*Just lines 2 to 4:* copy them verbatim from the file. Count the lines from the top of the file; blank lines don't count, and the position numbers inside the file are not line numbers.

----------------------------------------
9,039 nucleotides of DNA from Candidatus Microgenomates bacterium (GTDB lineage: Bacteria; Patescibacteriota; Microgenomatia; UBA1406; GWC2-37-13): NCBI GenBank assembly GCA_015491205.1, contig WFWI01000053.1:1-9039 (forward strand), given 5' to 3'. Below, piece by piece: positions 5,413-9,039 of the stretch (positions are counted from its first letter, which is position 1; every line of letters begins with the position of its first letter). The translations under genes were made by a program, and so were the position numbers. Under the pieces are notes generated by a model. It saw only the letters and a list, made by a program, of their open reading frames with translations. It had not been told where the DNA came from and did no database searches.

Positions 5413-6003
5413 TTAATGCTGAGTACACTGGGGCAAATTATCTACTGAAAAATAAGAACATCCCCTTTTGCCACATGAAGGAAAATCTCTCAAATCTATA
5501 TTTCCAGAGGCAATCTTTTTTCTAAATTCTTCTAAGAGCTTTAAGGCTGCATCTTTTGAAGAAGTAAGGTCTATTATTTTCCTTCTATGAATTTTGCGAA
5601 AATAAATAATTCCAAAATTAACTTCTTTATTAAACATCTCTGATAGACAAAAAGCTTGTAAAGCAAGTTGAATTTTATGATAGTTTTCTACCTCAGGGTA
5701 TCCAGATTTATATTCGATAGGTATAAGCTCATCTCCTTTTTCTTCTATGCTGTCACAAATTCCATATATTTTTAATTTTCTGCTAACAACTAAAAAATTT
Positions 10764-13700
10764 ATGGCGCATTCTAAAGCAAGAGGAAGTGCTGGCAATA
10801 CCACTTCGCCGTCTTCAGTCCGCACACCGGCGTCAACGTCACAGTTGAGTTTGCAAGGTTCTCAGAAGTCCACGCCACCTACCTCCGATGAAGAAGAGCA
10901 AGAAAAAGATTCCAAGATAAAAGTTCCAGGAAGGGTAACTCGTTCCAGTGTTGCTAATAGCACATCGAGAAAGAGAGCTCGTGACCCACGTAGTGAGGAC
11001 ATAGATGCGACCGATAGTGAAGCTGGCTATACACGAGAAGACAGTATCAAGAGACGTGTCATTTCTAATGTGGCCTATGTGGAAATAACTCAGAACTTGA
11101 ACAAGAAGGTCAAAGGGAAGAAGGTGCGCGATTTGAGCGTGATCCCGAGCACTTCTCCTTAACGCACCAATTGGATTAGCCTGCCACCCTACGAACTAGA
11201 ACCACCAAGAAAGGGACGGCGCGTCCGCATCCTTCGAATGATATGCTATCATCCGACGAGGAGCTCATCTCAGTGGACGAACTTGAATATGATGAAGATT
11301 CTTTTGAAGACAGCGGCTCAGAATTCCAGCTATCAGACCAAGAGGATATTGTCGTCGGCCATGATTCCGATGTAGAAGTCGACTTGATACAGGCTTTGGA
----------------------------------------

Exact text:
Positions 5413-6003
5413 TTAATGCTGAGTACACTGGGGCAAATTATCTACTGAAAAATAAGAACATCCCCTTTTGCCACATGAAGGAAAATCTCTCAAATCTATA
5501 TTTCCAGAGGCAATCTTTTTTCTAAATTCTTCTAAGAGCTTTAAGGCTGCATCTTTTGAAGAAGTAAGGTCTATTATTTTCCTTCTATGAATTTTGCGAA